Metabolic Imprinting by Prenatal, Perinatal, and Postnatal Overnutrition

A Review

Jennifer Shine Dyer, M.D., M.P.H.; Charles R. Rosenfeld, M.D.

Disclosures

Semin Reprod Med. 2011;29:266-276. 

In This Article

Abstract and Introduction

Abstract

Epidemiological studies have suggested that metabolic programming is one of the critical factors contributing to the etiology of obesity as well as concurrent increase in related chronic diseases (e.g., type 2 diabetes and cardiovascular disease). Metabolic programming is the phenomenon whereby a nutritional stress/stimulus applied during critical periods of early development permanently alters an organism's physiology and metabolism, the consequences of which are often observed much later in life. The idea of metabolic programming originated from the fetal origins hypothesis proposed by Barker in which he suggested that disproportionate size at birth of the newborn due to an adverse intrauterine environment correlated well with an increased risk of adult-onset ill health outcomes (type 2 diabetes, hypertension, and cardiovascular disease). The fetal origins hypothesis, proposed by Barker, suggests that adequate nutrition during fetal development is critical. Overnutrition is a form of malnutrition that has increased in the United States over the past several decades in which nutrients are oversupplied relative to the amounts required for normal growth, development, and metabolism. Evidence for the effects of maternal obesity and overnutrition on metabolic programming is reviewed during critical prenatal, perinatal, and postnatal periods.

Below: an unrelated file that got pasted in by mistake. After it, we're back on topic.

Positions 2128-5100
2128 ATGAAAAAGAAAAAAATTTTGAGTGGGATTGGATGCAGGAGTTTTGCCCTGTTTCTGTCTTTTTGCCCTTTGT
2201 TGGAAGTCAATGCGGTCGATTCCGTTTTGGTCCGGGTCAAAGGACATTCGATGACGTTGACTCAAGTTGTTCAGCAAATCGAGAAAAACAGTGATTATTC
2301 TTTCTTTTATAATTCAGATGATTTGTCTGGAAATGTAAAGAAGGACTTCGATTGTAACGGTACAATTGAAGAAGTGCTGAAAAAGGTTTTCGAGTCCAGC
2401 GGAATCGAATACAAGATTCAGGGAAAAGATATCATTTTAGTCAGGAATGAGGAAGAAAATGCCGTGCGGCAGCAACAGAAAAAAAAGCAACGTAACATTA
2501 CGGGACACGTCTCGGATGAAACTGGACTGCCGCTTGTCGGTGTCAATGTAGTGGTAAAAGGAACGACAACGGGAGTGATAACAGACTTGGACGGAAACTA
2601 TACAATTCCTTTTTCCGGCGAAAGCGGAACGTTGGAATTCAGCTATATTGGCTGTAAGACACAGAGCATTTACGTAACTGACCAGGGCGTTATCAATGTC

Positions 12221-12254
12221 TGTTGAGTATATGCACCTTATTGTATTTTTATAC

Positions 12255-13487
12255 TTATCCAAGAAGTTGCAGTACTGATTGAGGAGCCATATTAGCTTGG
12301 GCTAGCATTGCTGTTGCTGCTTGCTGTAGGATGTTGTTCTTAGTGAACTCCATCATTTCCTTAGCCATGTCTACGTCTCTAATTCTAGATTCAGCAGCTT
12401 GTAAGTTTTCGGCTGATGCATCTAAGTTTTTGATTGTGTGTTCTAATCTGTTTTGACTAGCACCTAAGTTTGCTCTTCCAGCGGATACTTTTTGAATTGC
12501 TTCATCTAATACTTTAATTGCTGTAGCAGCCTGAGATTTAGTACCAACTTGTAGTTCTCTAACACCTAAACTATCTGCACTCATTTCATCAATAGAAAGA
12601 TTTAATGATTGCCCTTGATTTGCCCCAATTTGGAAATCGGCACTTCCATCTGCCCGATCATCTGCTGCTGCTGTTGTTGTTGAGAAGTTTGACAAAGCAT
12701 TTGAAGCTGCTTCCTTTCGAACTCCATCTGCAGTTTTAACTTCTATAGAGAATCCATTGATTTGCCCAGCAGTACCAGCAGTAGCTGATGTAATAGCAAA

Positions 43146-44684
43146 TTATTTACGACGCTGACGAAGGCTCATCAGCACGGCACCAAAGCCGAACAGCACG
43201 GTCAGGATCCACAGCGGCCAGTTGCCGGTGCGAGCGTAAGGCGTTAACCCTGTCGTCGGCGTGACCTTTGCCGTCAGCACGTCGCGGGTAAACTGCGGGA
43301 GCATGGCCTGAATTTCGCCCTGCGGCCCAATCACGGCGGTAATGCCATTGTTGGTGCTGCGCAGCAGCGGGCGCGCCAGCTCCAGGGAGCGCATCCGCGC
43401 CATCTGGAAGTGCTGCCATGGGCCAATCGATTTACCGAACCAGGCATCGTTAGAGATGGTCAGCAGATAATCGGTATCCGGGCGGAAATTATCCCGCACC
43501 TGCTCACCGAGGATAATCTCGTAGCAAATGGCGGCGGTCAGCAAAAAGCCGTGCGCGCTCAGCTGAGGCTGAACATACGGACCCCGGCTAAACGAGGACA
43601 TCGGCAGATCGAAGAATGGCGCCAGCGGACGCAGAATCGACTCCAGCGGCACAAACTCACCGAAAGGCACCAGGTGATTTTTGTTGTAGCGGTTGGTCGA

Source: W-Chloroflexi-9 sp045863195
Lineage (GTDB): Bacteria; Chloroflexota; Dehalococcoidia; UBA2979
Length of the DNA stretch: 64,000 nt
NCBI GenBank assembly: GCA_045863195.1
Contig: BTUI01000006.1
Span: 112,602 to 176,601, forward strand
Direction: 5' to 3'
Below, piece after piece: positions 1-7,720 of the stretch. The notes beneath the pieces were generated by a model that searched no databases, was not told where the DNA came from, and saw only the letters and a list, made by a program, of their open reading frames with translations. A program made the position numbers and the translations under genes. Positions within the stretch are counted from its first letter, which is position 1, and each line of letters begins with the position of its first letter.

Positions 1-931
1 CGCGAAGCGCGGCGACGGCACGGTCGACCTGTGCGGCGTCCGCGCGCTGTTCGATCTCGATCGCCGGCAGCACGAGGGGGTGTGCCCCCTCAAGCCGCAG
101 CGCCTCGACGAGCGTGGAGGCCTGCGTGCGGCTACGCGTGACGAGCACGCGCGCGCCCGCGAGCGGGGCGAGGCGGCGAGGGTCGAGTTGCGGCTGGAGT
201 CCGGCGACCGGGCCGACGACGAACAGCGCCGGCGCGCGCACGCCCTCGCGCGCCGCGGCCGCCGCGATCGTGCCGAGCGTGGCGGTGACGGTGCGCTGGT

Introduction

Overnutrition, i.e., the delivery of nutrients in excess of the needs required for normal growth, development, and metabolism, has increased in the United States over the past several decades. Consequently, the prevalence of obesity has doubled for children 2 to 5 years of age, almost tripled for youth 6 to 19 year of age, and has disproportionately affected minorities.[1–3] Given the high prevalence of obesity across ages and ethnicities, children and adolescents with diabetes have also been affected,[4,5] particularly with an increase in the prevalence of pediatric type 2 diabetes.[6–11]

It is now apparent that genetic predisposition, sedentary lifestyles, and high caloric food intake alone do not account for the explosive increase in obesity observed over the last three decades. Current data (Fig. 1]) show proportions of obesity as high as 39% among low-income children 2 to 5 years of age enrolled in federally funded health programs, suggesting that obesity in U.S. children begins in early life.[12] Obese children have elevated levels of inflammatory biomarkers as early as 3 years of age that have been linked to heart disease manifested later in life.[13] Relative insulin resistance, an early pathogenic event in the development of type 2 diabetes, is notable in the newborn macrosomic or large for gestational age (LGA) neonate suggesting that abnormalities of metabolism may occur before birth.[14]